Talking fairness By Shea Howell

Thinking for ourselves

Talking fairness

By Shea Howell October 25, 2011

We are entering the second month of the Occupy Wall Street movement. No one thinks it is going away. More and more people are recognizing that the movement has tapped a deep core of frustration and hope. Now hundreds of thousands of people are participating. The small but growing “occupiers” around the country are being joined by others for marches, rallies, speeches and just hanging out in an atmosphere of hopeful change. While some of these occupations have been met with police violence and efforts to dislodge them, most have been peaceful, disciplined and remarkably organized.

As a result the effort by the mainstream media to minimize their importance is faltering. In Detroit, most local news coverage has become favorable, with the notable exception of Detroit News columnist Nolan Finley. Finley’s latest effort was to support the 1% because they happily give away some of their money to support music, museums and the occasional social justice activity.

Finley would do well to read Joseph Stiglitz’s column that appeared in Vanity Fair in May, long before anyone carried a sleeping bag to Wall Street. Nobel prize winning Stiglitz is no radical. But as he watched the Arab spring unfold, he wrote of economic inequality in America saying:

“Economists long ago tried to justify the vast inequalities that seemed so troubling in the mid-19th century-inequalities that are but a pale shadow of what we are seeing in America today. The justification they came up with was called “marginal-productivity theory.” In a nutshell, this theory associated higher incomes with higher productivity and a greater contribution to society. It is a theory that has always been cherished by the rich. Evidence for its validity, however, remains thin. The corporate executives who helped bring on the recession of the past three years-whose contribution to our society, and to their own companies, has been massively negative-went on to receive large bonuses. In some cases, companies were so embarrassed about calling such rewards “performance bonuses” that they felt compelled to change the name to “retention bonuses” (even if the only thing being retained was bad performance). Those who have contributed great positive innovations to our society, from the pioneers of genetic understanding to the pioneers of the Information Age, have received a pittance compared with those responsible for the financial innovations that brought our global economy to the brink of ruin.”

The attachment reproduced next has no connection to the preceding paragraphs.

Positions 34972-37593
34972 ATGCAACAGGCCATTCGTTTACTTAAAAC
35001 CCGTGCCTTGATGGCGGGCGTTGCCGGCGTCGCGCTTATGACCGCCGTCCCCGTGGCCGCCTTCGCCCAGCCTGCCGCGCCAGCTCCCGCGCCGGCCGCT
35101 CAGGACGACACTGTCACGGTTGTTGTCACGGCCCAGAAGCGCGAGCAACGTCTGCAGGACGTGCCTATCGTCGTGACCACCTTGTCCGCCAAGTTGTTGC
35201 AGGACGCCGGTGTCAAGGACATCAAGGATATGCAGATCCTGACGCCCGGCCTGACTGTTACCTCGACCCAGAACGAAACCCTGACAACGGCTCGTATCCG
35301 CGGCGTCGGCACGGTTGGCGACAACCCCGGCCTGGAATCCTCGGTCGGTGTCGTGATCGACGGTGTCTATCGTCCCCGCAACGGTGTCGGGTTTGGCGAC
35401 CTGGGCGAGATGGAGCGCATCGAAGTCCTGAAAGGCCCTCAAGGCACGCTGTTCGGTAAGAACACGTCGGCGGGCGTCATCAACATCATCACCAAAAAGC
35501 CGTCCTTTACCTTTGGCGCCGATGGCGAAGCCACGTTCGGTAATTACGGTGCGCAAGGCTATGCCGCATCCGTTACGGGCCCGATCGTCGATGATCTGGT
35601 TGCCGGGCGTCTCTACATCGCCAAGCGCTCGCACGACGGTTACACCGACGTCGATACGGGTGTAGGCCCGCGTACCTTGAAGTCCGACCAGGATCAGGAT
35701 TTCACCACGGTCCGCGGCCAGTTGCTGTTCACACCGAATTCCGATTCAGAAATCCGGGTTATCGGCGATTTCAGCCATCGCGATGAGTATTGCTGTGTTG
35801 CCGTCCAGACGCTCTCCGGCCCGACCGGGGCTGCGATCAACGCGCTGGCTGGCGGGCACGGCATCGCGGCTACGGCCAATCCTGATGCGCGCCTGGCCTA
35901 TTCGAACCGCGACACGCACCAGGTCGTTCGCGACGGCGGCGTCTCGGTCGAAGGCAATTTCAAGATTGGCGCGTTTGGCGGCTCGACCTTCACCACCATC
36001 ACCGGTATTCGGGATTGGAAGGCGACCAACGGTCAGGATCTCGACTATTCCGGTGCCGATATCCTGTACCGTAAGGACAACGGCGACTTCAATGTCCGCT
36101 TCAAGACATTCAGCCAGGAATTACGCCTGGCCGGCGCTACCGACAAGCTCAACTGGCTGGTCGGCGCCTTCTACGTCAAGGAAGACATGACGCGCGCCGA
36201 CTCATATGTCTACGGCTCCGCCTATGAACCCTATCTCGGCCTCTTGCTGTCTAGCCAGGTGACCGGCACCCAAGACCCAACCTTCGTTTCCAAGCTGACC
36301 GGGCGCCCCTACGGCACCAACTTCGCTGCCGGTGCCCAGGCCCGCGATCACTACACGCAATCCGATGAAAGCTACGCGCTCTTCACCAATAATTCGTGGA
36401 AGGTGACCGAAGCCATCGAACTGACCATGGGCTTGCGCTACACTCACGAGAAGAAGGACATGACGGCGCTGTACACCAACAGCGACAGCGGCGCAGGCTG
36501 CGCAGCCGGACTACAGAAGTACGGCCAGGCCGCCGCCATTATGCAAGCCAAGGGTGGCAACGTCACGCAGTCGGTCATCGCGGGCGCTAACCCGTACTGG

Stiglitz understands that this inequality has a corrosive effect on our human connections. He comments:

“The more divided a society becomes in terms of wealth, the more reluctant the wealthy become to spend money on common needs. The rich don’t need to rely on government for parks or education or medical care or personal security-they can buy all these things for themselves. In the process, they become more distant from ordinary people, losing whatever empathy they may once have had. They also worry about strong government-one that could use its powers to adjust the balance, take some of their wealth, and invest it for the common good. The top 1 percent may complain about the kind of government we have in America, but in truth they like it just fine: too gridlocked to re-distribute, too divided to do anything but lower taxes.”

It is precisely this lack of common connection that the “Occupiers” are challenging. At their core, this new movement is offering us an opportunity to restore basic fairness to life, to acknowledge our connection to one another and our common fate.

In the space of a few weeks, more Americans have engaged in conversations about fairness and the future than at any time in the last decade. We have no idea where these conversations will take us. We have the “occupiers” to thank for them.